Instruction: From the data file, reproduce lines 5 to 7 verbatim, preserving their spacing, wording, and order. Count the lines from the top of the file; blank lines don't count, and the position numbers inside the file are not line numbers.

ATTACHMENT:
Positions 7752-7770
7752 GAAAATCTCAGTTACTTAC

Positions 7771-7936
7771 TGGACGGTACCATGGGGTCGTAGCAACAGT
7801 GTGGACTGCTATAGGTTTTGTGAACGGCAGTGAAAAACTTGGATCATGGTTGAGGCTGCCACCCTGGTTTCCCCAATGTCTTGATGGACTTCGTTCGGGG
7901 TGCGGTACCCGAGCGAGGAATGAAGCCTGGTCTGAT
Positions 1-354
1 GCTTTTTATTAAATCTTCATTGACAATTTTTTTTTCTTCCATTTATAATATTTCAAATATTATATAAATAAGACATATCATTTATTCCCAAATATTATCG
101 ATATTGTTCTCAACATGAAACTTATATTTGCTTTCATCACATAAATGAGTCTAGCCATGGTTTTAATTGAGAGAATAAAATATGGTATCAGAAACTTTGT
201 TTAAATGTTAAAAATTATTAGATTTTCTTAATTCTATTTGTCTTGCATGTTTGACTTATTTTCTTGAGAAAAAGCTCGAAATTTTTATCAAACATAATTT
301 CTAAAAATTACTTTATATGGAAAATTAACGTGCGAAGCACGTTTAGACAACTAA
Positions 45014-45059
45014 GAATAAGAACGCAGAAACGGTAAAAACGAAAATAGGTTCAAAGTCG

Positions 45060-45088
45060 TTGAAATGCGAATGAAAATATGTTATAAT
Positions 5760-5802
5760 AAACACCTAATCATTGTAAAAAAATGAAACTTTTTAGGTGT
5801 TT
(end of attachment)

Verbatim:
7801 GTGGACTGCTATAGGTTTTGTGAACGGCAGTGAAAAACTTGGATCATGGTTGAGGCTGCCACCCTGGTTTCCCCAATGTCTTGATGGACTTCGTTCGGGG
7901 TGCGGTACCCGAGCGAGGAATGAAGCCTGGTCTGAT
Positions 1-354